I spent my first weekend in Toronto looking for two things: coffee and yarn.
I went back to Edinburgh for hogmanay this year and it was pretty excellent.
My last stop on the Danube: Passau, Germany. It's a tiny town which is notable for it's gothic and baroque architecture.
The sight I was most excited about: Melk Abbey. It's *very* baroque.
The most imperial city of my trip: Vienna.
An austrian monastery established in 1114.
A gothic cathedral in Vienna. It's got a really good clock.
The Viennese treasury. Filled with ridiculous things: The Holy Roman Empire's Crown, one of the largest emeralds in the world, etc.
Unexpectedly fun city of the trip: Budapest.
An odd foray into Serbia: It's a weird city with sad history.
This is the first lock I went through down the danube. It's got a fairly interesting history.
A stop in Romania to say I stopped in Romania. Went to see an oddity: a church built in the 1970s.
My last stop in Bulgaria before getting on a boat and heading down the Danube.
Day one on my trip down the danube: Sofia, Bulgaria. I walked around some of the popular sights, seeing orthodox cathedrals, Serdician ruins, and an actual yellow-brick road.
Anna and I went to pekoe tea the other day. For the first time I was able to sit down and enjoy tea there. We both had a couple of green oolong teas which were served gong-fu style.
This year I completed my Undergraduate studies, graduating with a first in Artificial intelligence and computer science from the University of Edinburgh.
Unfortunately, due to refurbishment I didn't get to graduate in McEwan hall. As a result, the only time I've been able to appreciate McEwan was during my second year Probability exam. It wasn't really a good occasion to be staring at the murals on the ceiling.
As a surrogate we used Usher hall, the venue most of the symphony and chamber music events are held in.
Given how diminutive the informatics class is, we got bundled up with the school of Engineering. As a result, we had two honorary degree speeches. I forgot what the engineering guy did. The Computer Science speaker got the deal to develop minecraft for the X-box.
I guess that's vaguely interesting.
One of the quirks of the University of Edinburgh is that we don't wear mortarboard cap. Instead all graduates share the same hat. When walking across the stage, the vice-chancellor bops each student on the head.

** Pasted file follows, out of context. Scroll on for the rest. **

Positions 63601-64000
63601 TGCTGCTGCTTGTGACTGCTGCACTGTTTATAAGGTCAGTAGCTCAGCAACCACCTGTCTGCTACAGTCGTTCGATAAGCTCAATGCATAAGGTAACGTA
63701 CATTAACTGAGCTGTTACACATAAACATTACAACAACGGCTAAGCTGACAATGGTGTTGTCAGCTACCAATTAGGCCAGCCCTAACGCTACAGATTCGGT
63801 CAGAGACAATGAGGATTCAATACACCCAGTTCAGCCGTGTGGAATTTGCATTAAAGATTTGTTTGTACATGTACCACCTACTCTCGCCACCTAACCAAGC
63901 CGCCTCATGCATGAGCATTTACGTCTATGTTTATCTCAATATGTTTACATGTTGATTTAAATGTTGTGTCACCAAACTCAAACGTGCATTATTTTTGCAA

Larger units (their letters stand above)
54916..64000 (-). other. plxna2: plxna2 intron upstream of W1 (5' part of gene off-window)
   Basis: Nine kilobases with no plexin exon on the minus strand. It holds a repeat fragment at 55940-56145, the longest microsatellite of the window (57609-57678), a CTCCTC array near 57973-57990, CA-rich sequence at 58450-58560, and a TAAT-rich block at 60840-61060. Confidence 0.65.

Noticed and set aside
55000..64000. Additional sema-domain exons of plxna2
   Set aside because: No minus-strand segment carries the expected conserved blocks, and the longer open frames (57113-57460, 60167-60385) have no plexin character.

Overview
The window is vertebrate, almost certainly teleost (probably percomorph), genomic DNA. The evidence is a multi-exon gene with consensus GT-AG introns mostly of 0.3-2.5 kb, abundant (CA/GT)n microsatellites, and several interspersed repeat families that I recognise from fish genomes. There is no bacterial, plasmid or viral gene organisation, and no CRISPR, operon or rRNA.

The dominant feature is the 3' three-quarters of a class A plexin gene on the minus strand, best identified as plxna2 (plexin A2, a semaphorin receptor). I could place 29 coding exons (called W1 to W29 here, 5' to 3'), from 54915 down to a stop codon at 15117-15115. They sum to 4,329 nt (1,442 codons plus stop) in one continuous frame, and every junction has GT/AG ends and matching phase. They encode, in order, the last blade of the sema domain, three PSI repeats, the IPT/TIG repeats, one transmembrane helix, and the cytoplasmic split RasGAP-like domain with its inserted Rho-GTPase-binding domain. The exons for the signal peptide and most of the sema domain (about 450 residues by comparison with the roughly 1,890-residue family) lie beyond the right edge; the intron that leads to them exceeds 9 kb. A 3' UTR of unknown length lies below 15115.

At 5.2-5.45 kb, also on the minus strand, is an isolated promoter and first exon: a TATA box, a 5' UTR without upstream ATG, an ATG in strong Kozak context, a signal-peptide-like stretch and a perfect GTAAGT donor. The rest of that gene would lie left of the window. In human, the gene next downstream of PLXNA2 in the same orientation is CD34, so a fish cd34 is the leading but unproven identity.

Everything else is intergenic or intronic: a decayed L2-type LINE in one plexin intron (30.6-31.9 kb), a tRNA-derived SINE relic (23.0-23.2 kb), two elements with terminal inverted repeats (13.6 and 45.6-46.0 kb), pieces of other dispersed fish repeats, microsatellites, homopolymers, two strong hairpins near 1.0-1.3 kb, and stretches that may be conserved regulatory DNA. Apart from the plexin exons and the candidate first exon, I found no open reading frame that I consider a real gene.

Fun-fact: Piers Sellers offered to take the hat into space. Given space-ships occasionally explode (and the hat is sort-of important) a university emblem was taken to space and later sewn on the hat.
I got booped on the head with a space-hat.
I was fortunate enough to be able to get enough tickets for both my parents and grandparents. My family came over a couple weeks prior and we traipsed across Ireland and the highlands together.
I had one ticket left-over and Jammy had a free-morning. As a result, I was able to get Jam-Jam, father of polar bears, first of his name, to come along to my graduation.
Through Jammy's coaching, I was able to get booped on the head and collect a degree without falling in front of everyone.
Here's an example of a collection of images, or an album. So I've started this as a means of collating a group of related items.
I wanted the extension to be as minimal as possible. As a result, I treat a collection post the same way as any other post: there's no additional information or details associated with a collection. I manage this by making albums that are simply 'responses' to other posts on the site with the in-reply-to field. This lets me give all the individual images additional information, by letting them be their own posts. It's a bit of a hack and I'm kind-of using in-reply-to fields for something other than what they were originally intended for.
It's just a mock up, really, but it does what I need it to do. I still need to figure out what the most sensible way to display all this is. :/